“`Til death do us part” may not mean much to you after you get divorced. But the harsh reality for all of us is that death remains a part of life even if your marriage no longer is. This means that the estate planning documents you prepared in anticipation of your passing need to be modified to reflect the new realities of your new life.
If you have documents such as a will, trust, or advance healthcare directives, you’ll want to pull those out of the drawer, review them, and change them if what made sense when you prepared them doesn’t makes sense today.
Here are four crucial elements of your estate plan that you need to review and modify after your divorce:
- Wills and Trusts. If you named your now-former spouse as the executor of your estate or the trustee of your trust, it is highly likely that you no longer want that to be the case. Similarly, you’ll want to change the designated beneficiaries if you no longer want your former spouse to receive assets from your estate.
- Powers of Attorney/Advance Health Care Directives. You may have executed these vital documents which give your designated representative the power to make decisions for you as to your financial affairs, health care, or end-of-life matters in the event that you become incapacitated and are no longer able to make decisions or convey your wishes. Not to be flip, but if your ex is named as the decision-maker in those documents, do you in really want them in charge of whether to pull the plug in the event of a tragedy?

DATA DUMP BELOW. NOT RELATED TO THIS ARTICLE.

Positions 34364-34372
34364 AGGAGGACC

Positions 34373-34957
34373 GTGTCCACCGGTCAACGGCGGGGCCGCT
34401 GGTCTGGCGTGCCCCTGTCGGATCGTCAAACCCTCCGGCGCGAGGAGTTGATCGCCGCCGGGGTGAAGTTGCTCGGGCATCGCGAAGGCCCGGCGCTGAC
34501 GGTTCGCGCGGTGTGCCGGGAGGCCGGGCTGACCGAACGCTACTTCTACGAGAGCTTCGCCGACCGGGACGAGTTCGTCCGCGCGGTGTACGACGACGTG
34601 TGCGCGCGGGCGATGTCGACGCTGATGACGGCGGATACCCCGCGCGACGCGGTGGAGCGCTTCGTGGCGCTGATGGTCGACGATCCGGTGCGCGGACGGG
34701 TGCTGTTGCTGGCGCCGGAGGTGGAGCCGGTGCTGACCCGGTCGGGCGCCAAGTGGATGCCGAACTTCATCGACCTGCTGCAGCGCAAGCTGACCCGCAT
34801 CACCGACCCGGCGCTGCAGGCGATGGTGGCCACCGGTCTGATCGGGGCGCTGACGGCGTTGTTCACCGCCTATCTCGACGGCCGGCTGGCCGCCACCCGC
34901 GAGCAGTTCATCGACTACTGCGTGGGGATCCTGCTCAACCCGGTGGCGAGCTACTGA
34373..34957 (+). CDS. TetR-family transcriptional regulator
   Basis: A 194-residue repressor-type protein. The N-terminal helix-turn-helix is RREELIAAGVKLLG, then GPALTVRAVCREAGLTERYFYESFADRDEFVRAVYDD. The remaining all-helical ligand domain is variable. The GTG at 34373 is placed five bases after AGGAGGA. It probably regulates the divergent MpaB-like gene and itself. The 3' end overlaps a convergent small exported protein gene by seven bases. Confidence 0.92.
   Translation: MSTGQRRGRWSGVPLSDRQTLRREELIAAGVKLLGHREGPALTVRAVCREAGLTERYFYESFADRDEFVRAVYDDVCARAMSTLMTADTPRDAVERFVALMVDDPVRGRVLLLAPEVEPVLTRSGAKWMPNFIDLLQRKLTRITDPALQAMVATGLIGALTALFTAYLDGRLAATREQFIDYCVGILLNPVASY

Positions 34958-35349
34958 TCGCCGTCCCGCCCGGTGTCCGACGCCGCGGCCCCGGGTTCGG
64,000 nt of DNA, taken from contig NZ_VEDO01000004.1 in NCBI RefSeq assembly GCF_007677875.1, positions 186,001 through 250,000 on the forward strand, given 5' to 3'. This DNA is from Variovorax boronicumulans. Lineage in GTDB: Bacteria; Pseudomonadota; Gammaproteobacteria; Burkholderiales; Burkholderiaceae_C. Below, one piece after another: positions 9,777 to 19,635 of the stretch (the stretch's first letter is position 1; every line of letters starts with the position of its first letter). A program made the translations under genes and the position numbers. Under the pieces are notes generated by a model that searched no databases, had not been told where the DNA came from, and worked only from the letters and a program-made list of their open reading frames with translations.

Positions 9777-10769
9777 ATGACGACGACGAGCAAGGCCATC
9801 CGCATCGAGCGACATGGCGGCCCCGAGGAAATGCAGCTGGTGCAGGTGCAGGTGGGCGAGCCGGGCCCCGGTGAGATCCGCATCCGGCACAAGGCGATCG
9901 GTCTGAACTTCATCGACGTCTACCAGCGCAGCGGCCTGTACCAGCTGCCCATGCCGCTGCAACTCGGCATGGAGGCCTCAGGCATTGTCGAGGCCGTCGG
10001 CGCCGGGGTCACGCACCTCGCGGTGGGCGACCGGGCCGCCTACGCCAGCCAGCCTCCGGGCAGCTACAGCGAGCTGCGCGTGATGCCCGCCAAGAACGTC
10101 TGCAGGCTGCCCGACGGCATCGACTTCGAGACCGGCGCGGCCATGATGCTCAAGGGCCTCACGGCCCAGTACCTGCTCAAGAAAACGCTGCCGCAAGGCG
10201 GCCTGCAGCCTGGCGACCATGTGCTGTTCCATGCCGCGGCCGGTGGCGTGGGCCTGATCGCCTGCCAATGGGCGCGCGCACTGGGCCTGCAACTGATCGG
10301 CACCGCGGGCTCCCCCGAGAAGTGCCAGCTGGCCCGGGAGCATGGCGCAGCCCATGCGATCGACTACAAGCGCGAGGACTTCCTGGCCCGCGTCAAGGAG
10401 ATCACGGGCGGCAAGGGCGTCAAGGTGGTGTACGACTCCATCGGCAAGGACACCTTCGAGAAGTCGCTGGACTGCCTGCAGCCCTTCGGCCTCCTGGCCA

- Pensions/IRAs/Insurance Policies. Even if you update the beneficiary designations in your will or trust, that is not necessarily enough to change who get the proceeds of a pension, retirement account, or insurance policy. The designated beneficiaries for each of these assets needs to be changed if you no longer want the proceeds to go to your former spouse.
- Make sure that the titles to major assets such as vehicles, real property, boats, etc. reflect the agreements made during your divorce as to property ownership.
Divorce has wide-ranging practical and financial implications. At Clement Law, we work closely with financial and estate planning professionals when appropriate to ensure that all issues relating to your financial security and those of your children are thoroughly addressed.
If you’d like to discuss any issues relating to divorce, please give New York and New Jersey divorce attorney Daniel Clement a call at (212) 683-9551 or fill out our online form to arrange for a consultation. We look forward to assisting you.